Judge a book by its cover
They’re simple: facts that we are meant to read, take in, think about. Books published in 2006: 180,000. Books that have really nice covers (according to the American Institute of Graphic Arts): 50. Books covered in human flesh in the Harvard Library: two. Jumping off that fact, he begins, “So, I design book covers.”
Brought to campus this past Thursday as part of the Design Lecture Series, Gall is the vice president and art director for Vintage/Anchor Books, an imprint (a brand name under a publishing company) of Alfred A. Knopf. Alfred A. Knopf is a publishing group within Random House Inc., a company owned by Bertelsmann Corporation. Gall’s imprint publishes approximately 200 books per year.
He moves through slide after slide quickly, providing a constant flow of imagery from classics to modern masters. He is able to describe the work he does as allowing him to create covers with unicorns, with Mountain Man Dance Moves (part of the McSweeney’s series), and even covers that practically design themselves, like the classic picture of suburbia on the cover of Allan Gurganus’s White People.
But throughout, he fills in the details of what makes him successful: Have a clear concept — say what it is, and possibly contribute to the editorial content — and aim to attract attention. He tells us that he reads nearly every book he designs, and we trust him. The audience loves listening to him; he is quiet and somewhat quirky. You can tell that he would be much more comfortable with a stack of books in his office than here in front of this room.
But regardless of his reservations, he walks the audience through several of the possible designs for *The Verificationist *(Donald Antrim), including large graphic pancakes, a crying baby, two men who ... may or may not be wrestling, and a compromise between the aforementioned giant pancakes and the Bruegel painting that graced the original hardcover. He then showed the final design for the paperback: a pictogram man with a floating, dismembered head. According to Gall, if you read the book, these will each make sense.
Another story he tells begins with the idea of reprinting each of Vladimir Nabokov’s novels for the 50th anniversary of Lolita. Three years after the original proposal — and after Gall had designed the entire set, each disguised as a specimen box (alluding to Nabokov’s collections of butterflies), the entire idea was thrown out; the publisher would only be reprinting Lolita.
Following this setback, he then “retrenched” and came up with a Lolita cover that he calls one of his favorite designs of all time: all the text classically boxed in the lower third of the cover, and the rest taken up by perfect, porcelain lips, rotated 90° counterclockwise. But he says, “After a day or so everyone started to get a little queasy looking at it, myself included.”
So they took out the twist, and put the face on straight — a cover that was later described by the New York Post as Lolita’s “raciest cover yet.”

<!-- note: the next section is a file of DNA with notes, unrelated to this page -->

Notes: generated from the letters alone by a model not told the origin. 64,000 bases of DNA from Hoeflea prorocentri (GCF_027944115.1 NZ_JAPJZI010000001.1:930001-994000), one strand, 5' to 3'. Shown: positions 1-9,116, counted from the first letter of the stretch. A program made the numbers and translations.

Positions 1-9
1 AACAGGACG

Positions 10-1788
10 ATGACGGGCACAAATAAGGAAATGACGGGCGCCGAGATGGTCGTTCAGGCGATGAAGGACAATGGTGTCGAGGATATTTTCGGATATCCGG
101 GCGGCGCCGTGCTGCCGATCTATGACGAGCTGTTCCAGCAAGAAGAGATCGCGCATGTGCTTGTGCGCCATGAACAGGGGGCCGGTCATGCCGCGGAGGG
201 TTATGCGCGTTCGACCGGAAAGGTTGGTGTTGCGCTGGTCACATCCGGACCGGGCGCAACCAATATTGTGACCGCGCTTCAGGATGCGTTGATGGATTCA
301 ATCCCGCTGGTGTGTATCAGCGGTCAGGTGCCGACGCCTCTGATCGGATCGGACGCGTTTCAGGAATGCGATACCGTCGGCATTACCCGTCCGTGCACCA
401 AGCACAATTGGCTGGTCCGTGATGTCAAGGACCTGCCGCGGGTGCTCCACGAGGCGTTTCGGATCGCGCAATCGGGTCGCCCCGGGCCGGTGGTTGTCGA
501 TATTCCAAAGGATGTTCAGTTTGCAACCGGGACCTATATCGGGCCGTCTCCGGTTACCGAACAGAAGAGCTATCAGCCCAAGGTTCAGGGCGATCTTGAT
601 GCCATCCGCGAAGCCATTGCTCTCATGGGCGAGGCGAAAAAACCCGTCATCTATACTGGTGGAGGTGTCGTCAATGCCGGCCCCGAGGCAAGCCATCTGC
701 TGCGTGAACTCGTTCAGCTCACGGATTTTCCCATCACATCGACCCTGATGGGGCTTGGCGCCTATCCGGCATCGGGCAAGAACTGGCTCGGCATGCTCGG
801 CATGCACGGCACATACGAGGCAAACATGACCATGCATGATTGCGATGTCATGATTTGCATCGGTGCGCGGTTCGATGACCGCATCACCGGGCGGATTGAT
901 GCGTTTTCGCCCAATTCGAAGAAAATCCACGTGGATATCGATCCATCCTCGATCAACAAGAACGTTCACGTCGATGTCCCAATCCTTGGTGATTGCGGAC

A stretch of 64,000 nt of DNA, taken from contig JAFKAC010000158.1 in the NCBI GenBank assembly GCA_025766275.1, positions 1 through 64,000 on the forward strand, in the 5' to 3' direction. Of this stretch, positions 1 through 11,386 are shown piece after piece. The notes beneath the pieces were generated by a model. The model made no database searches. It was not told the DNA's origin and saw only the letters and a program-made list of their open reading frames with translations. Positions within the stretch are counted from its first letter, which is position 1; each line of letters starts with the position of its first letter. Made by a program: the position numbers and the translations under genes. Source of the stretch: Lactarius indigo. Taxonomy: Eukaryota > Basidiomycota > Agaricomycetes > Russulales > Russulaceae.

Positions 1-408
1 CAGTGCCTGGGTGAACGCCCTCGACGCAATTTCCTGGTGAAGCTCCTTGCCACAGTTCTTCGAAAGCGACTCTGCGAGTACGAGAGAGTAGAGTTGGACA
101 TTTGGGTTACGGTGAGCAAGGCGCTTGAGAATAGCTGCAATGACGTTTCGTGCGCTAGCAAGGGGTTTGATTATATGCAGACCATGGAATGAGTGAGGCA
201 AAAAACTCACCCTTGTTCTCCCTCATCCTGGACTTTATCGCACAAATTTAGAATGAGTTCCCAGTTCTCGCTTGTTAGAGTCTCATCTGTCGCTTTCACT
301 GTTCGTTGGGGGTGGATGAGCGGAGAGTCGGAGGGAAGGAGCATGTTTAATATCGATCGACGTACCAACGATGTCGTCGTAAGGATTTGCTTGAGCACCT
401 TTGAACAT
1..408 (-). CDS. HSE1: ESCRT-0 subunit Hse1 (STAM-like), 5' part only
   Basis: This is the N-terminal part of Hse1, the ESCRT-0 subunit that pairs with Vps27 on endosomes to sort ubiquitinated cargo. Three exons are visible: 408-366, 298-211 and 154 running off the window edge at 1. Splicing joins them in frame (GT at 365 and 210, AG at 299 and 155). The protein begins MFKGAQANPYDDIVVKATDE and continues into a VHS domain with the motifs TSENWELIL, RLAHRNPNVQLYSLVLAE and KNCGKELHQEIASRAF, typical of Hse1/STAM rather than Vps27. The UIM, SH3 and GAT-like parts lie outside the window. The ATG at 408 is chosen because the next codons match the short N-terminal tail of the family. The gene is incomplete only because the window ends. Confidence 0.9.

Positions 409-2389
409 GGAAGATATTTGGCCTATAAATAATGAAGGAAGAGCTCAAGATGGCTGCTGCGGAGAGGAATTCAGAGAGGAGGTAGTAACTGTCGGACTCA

We can see that the reworking process is constant. Gall says he is convinced that secret meetings are held among higher-ups, which further add to the complications of accepting a cover’s design, on top of the already laborious approval process. Gall sends his designs to the editor, to the editor-in-chief, to the associate publisher, to the publisher, to the author and the author’s agent and the author’s spouse, and really anyone else who might have something to say about the proposed cover — each viewer gets to voice an opinion.
Gall keeps a mental archive of all the feedback he has been given and the reasons that covers fail, from: “Can that platypus look more human?” to “The author’s psychic likes the image but thinks it should be more blue.” Sometimes, however, authors actually do love the designs; a quote from one of his clients: “I love it, it made me pee!”
Gall has two methods for designing covers. The first exemplifies what we think of as art; it is purely conceptual, a mode that allows him to stare out the window all day and have people assume he is thinking really deep thoughts. The other, for when the windows of his office fail to inspire him, is to sift through the treasures of things he’s collected over the years.
A perfect example of the latter is Gall’s cover for Thomas Lewis’s A General Theory of Love, designed around a photograph of chairs, one leaning against the other in just that loving nudge that allows two stark wooden chairs to give you the same warm fuzzies as pictures of puppies. According to Gall, he has a file of these photographs that are just waiting for the right book to be written. Of the 5000 he claims to have, this is the first that has paid off.
But even with rejections behind him, Gall says all is great because he is “a very well-known designer in Korea.” He jokes, “[I’m] so popular now that people will call me and ask me to do work for free!”
Speaking of his own work, Gall recently published his book, Sayonara Home Run!: The Art of the Japanese Baseball Card, which he wrote with Gary Engel. Gall also designed the cover, offering a collection of his collages, all re-appropriated from covers of other books, while also touching on a few other projects he has worked on: a banner for AIGA’s Urban Forest campaign as well as a collection of skateboards, which he describes as “skateboards that kids will never buy” (they are a variation of his collage work, and look a little too much like book covers).